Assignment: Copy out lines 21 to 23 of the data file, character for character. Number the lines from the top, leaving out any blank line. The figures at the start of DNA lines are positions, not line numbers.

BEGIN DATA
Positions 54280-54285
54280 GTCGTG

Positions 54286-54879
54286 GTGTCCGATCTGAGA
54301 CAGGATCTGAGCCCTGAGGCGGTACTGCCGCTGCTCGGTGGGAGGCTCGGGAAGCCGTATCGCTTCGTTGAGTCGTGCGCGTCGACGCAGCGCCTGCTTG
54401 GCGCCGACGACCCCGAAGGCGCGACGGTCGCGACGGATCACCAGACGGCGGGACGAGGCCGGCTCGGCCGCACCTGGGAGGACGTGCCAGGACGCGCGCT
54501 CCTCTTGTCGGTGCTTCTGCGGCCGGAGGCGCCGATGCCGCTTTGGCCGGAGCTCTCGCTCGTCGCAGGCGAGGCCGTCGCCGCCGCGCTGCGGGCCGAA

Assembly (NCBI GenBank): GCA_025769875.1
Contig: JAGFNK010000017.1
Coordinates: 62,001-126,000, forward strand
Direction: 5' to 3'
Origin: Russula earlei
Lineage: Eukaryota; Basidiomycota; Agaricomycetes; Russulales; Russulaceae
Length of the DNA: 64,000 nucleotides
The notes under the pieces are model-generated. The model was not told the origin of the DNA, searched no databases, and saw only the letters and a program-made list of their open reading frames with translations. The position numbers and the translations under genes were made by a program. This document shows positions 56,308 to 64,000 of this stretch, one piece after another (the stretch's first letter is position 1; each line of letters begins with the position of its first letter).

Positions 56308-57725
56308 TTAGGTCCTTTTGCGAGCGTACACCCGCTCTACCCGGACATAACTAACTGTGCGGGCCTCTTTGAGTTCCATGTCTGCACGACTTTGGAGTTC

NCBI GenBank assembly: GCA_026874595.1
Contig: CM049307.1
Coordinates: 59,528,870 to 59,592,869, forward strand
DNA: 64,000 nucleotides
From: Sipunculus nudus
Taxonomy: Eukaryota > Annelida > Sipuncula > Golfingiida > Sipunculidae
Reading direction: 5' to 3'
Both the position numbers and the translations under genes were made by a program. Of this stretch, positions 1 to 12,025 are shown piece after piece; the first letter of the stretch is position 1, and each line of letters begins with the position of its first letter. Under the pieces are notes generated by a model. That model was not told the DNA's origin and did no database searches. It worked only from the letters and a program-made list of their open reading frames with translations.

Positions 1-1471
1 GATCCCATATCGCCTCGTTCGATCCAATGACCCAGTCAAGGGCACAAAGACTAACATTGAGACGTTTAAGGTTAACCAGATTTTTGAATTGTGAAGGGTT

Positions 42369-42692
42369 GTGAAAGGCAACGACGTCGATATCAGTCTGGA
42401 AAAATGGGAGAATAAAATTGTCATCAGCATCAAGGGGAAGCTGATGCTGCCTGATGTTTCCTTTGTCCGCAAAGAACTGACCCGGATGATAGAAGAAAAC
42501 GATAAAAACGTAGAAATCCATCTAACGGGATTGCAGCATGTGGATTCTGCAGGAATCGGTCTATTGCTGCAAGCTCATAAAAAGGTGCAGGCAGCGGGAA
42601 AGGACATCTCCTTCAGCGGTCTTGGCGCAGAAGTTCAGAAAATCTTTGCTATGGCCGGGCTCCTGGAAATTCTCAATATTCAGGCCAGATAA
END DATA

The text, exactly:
DNA: 64,000 nucleotides
From: Sipunculus nudus
Taxonomy: Eukaryota > Annelida > Sipuncula > Golfingiida > Sipunculidae